Stories from 2 March 2008
Kamangir reports that the Ministry of Communication is considering complete blackout of the Internet in Iran for the day of the Parliamentary Elections.
Here you can watch and listen to a fabulous persian rap song by Taham,from Shahnameh.The song talks about Rostam and Sohrab,two mythic figures created 1000 years ago by Ferdowsi.
Bachehayehkhat says[Fa] that students in Shiraz University in Iran continue their strike and protest movement.They ask for better conditions in dormitory and restaurant and they want Mohammad Hadi Sadeghi,conservative president of Shiraz University resigns.Watch this video film.
Gay Ugandan and religion: “The issue is my sexuality. Homosexuality. The Church of Uganda believes that my sexuality is unnatural. And that it is a sin. They believe that it is sinful to encourage a person like me to salvation in Jesus’ name.”
HaitiAnalysis.com posts an interview with Haitian political activist Patrick Elie.
Jumbie's Watch blogs about the Prime Minister of Trinidad and Tobago's supposed plans to buy a private jet.
Living Guyana remembers the days before Guyana was a “land of fear”.
Thebookmann attends the first of a series of installations by Trinidadian artist Steve Ouditt.
Now is Wow posts a video that she filmed about children living with HIV in Trinidad & Tobago.
Sokari discusses Mwalimu Nyerere, the first president of Tanzania and the Arusha Declaration: “I had never read the Arusha Declaration and only have superficial knowledge of Julius “Mwalimu” Nyerere in terms of his role in the struggle for independence in Africa and as a Pan Africanist along with Nkrumah. But...
Coming from Madagascar, a country that doesn't make the world's headlines often and sometimes doesn't even make it to the African map, Lova Rakotomalala has played an extremely important role in making this unique island better known and heard through blogging and his reports for Global Voices Online.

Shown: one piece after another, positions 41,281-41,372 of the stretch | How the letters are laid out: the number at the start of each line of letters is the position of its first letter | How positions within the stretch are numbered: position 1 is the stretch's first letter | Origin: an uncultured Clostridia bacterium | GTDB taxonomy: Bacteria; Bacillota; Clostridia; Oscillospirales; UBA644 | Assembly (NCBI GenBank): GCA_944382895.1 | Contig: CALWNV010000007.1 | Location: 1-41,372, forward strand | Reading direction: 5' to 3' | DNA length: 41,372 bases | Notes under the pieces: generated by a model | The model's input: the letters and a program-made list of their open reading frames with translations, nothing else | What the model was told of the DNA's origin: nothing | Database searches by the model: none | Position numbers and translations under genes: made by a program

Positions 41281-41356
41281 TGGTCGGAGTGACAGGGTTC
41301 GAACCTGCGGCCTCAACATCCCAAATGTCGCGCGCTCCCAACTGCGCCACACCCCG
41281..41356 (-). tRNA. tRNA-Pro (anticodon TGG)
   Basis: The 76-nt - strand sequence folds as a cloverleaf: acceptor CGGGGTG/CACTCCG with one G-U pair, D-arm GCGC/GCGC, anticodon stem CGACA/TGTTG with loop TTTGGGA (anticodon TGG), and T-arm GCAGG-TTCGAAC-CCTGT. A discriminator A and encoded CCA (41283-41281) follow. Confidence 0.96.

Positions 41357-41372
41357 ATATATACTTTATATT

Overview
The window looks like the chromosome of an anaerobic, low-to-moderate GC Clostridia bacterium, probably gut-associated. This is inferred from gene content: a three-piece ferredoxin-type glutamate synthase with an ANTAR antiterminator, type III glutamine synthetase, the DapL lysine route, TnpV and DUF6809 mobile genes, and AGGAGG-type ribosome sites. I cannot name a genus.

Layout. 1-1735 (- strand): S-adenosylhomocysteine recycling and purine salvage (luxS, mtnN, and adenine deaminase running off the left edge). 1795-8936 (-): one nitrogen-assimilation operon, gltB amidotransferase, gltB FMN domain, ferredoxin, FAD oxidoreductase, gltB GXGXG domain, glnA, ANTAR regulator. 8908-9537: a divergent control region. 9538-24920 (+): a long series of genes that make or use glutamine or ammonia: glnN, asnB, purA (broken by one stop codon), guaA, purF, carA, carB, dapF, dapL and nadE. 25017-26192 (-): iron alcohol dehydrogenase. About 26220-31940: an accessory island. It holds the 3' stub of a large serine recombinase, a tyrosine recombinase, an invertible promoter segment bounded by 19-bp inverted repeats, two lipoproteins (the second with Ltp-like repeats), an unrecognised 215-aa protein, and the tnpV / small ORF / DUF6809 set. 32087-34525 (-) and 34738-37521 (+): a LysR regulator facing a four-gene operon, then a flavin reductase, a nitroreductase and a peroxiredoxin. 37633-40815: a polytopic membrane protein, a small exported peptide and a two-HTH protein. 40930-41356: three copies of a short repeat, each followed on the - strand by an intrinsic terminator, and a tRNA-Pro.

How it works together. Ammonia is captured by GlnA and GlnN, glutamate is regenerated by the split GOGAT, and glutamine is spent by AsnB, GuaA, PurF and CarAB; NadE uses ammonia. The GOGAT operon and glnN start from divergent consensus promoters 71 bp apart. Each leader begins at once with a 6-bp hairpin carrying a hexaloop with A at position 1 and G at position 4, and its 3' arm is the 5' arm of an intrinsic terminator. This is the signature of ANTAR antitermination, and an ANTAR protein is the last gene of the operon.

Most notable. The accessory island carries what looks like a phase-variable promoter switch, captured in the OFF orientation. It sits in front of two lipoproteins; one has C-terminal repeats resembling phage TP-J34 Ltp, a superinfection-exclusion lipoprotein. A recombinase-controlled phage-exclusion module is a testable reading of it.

Siberian Light is liveblogging the Russian presidential election.
Adam Kesher reviews the European Parliament’s draft resolution on the EU Strategy in Central Asia, which was adopted last summer emphasising that EU aid and cooperation must build on concrete benchmarks for each country developed within the framework of future dialogues on human rights and democracy.
Maciula writes about the Turkmen-German Economic Forum held in Ashgabat and the growing German diplomatic and business activity in the Central Asian states.
Maciula writes about the dismissal of a top Turkmen official, chief of the Taxation Service and describes the difficulties that rich people face in Turkmenistan.
Kamneed provides an extensive and informative photo-post on the opening of the City Blood Donor Center in Almaty, the largest city of Kazakhstan.
Asel writes that a Chinese company starts electrification of the Kyrgyzstan's railroads system.
KZBlog reports that on February 28th, a Kazakhstan's Ministry of Emergency Situations helicopter crashed in Kyzylorda oblast. Five passengers were killed and thirteen others, including the regional governor were injured.
The tribes in Afghanistan are growing restless. As security measures across the south and far east are faltering, promises of Kabul and NATO remain empty. Joshua Foust reflects why has it come to this.
SunLeaf reports on the killings of an American aid worker and her Afghan colleague in Kandahar, Aghanistan, and says that this is yet another worrisome development for the aid community in Afghanistan.
Afghanistanica states that the issue of civilian casualties in Afghanistan is a highly contentious issue, citing the results of an opinion poll, according to which 29 per cent of Afghans said the international troops were doing a bad job.